Following Speaker Perez’s halting of SCA5 — a bill that would repeal Prop 209 for institutions of public education in California — from advancement yesterday, SCA5 author State Senator Ed Hernandez has withdrawn the bill, saying that he will examine possible amendments.
Although considering SCA5 did nothing but strike two words — “public education” — from the state constitution, I’m not entirely sure what those amendments might be.
More substantively, Hernandez has vowed to start a state-wide task force to address the issue of affirmative action in higher education, and to combat the profound untruths and misinformation that has characterized the debate over SCA5 in the last few weeks.
Hernandez said he wants to get more positive information out to the public and to dispel what he calls misinformation about SCA 5. To do that, he said he will create a commission of elected officials; experts in constitutional law; community leaders from different ethnic groups; students; parents; and representatives from the UCs, CSUs and community colleges.
The point, he said, is to address concerns opponents have, which might mean amending or even rewriting the proposal.
This turn of events is a positive one, and should provide California voters the tools they need to have the complex, nuanced, and fact-based conversation that the issue of affirmative action deserves. Further, it will permit a conversation that reflects all positions on the topic — particularly, the diverse positions that can be found even within the Asian American community alone.
As many Asian Americans have already asserted, affirmative action in higher education is beneficial to all students including Asian Americans, and Prop 209 has had a profoundly negative effect on underrepresented minorities with virtually no consequent benefit to Asian American admission rates; yet, these facts have been largely unaddressed within the Asian American electorate.
Even Senator Leland Yee (D), one of the three Asian American state senators to first vote for SCA5 and then sign an open letter withdrawing his support, has acknowledged the need to inform the Asian American voter on the damaging effects of Prop 209. As reported in the Pasadena Star News (emphasis mine):
“As lifelong advocates for the Asian American and other communities, we would never support a policy that we believed would negatively impact our children,” the three [Asian American state senators] wrote in a joint letter that was issued last week.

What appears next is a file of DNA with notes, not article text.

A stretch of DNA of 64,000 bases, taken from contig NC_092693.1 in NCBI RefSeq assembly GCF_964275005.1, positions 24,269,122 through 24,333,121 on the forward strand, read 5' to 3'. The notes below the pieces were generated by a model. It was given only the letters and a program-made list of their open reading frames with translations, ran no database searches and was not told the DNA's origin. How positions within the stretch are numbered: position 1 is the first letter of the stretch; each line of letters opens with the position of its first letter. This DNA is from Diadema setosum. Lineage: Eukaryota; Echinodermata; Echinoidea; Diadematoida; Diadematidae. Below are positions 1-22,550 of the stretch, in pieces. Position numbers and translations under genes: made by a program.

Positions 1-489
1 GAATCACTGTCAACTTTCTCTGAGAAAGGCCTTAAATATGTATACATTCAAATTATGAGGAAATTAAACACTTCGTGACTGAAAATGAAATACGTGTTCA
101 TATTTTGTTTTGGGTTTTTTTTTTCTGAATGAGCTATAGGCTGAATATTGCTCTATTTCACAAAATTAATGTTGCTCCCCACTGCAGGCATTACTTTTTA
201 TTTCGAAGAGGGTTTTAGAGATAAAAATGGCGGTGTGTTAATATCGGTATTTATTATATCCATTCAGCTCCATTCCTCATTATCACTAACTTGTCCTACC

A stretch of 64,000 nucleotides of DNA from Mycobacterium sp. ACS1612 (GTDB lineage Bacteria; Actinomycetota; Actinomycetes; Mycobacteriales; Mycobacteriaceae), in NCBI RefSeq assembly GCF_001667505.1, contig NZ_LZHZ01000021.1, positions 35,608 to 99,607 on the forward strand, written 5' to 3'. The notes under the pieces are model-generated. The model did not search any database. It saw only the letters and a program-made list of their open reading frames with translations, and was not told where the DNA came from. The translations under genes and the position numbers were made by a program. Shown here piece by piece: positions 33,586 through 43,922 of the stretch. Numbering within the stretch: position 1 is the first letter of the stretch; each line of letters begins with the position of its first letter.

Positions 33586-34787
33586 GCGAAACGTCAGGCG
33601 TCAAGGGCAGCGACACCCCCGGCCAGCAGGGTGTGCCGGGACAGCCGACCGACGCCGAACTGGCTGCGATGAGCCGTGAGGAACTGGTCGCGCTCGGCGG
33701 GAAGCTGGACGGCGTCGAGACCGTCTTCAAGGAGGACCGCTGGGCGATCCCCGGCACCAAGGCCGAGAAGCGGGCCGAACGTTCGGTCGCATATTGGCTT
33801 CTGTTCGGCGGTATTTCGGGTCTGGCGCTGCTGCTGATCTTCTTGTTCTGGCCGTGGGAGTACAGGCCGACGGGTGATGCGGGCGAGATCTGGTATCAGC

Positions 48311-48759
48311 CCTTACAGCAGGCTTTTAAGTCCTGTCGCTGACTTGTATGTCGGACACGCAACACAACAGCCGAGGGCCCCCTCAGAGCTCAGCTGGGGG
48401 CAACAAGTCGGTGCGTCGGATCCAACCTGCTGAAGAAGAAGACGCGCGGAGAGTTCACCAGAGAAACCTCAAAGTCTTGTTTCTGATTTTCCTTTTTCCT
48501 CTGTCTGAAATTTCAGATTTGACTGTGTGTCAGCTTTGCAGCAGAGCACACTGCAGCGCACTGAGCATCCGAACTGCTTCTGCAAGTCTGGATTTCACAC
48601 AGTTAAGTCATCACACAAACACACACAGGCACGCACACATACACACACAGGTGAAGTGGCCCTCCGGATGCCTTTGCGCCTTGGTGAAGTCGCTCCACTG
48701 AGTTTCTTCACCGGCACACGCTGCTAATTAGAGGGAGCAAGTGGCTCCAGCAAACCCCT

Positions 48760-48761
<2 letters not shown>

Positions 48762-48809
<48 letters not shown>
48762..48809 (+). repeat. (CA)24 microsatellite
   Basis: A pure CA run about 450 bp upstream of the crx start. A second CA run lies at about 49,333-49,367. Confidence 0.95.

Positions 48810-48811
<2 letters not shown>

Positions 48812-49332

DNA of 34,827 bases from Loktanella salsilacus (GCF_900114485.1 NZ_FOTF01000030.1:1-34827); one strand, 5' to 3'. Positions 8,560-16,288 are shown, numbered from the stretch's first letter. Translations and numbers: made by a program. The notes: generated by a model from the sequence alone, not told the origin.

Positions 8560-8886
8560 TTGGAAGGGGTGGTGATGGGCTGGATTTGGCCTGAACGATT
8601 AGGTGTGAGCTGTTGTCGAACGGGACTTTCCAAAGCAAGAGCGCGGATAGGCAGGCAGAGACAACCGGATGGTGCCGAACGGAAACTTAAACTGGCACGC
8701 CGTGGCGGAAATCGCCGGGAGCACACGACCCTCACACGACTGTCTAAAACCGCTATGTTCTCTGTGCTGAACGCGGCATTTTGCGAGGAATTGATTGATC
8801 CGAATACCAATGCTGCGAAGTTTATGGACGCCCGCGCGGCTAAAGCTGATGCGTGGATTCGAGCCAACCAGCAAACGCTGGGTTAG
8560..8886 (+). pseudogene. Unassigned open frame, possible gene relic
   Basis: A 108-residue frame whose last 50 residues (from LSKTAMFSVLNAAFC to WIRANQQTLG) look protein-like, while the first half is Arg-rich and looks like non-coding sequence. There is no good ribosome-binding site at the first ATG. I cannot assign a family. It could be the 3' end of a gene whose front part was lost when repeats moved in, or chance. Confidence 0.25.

Yee said he supports affirmative action but wants a task force and experts to help Asian-Americans understand why Proposition 209 should be unraveled before referring the matter to voters.
In the end, I am heartened by the call for more education for California voters on this topic. I was drawn into this issue not only because I have been a vocal defender of affirmative action in higher education as it has been threatened in several states, but because as a life-long advocate for Asian Americans who has spent the last decade on this blog encouraging greater political participation, I think it is our responsibility as Asian Americans to engage politics in an informed manner, which means challenging untruths when we see it, and holding our political advocacy groups and news media outlets to unbiased reporting on political topics.
I’m hopeful that this task force idea will be the first step in helping to elevate the debate over affirmative action in California, and look forward to the months ahead when Asian American advocates in favour of campus diversity in higher education can help to further educate on the benefits of affirmative action to the Asian American electorate.
Update: Also, here’s a great article from Julianne Hing over at Colorlines.
There’s unfortunately not much new about the rhetorical stance of SCA-5’s Asian-American opponents. Asian-Americans have been grappling with affirmative action for decades. In the mid-1990s a group of Chinese-American parents whose children were denied admission to Lowell High School, the city’s top public high school, used similar rhetoric when they sued San Francisco Unified School District to successfully undo a federal consent decree at Lowell and dismantle the school’s diversity program. The federal mandate barred any one racial or ethnic group from becoming more than 40 percent of a magnet school’s student body. Then, as now, progressive Asian-Americans called on Chinese-American affirmative action opponents to think past their own community or even their own families’ self-interests, to little avail.
“There is no doubt that Asian-Americans benefitted from the efforts of the blacks during the civil rights movement,” says S.B. Woo, a former lieutenant governor of Delaware and the founder of the conservative Asian-American group 80-20. “Way back five decades ago, maybe some affirmative action is required to get things going because people are not accustomed to seeing colored folks speaking out or having an important position or going to good universities. But five decades later are we still talking about that? It’s time to change.”
The loudest Chinese-American affirmative action opponents have not been shy about voicing thinly veiled anti-black and -Latino sentiments. “Other ethnic groups don’t put their kids’ education as number one priority,” says San Gabriel city council’s Chin Ho Liao. “You don’t realize how much Asian parents sacrifice. Asians are minorities, and even though we’re doing very well, we should be the role model for other minorities. If you punish us for that, that is wrong.”
Those statements don’t sit well with some in the Asian-American community. Today, “Asian-Americans appear ready to make a terrible mistake,” says UC Hastings Law School Dean Frank Wu, “I’m embarrassed by some of the racist rhetoric being offered by so-called Asian-American community leaders.”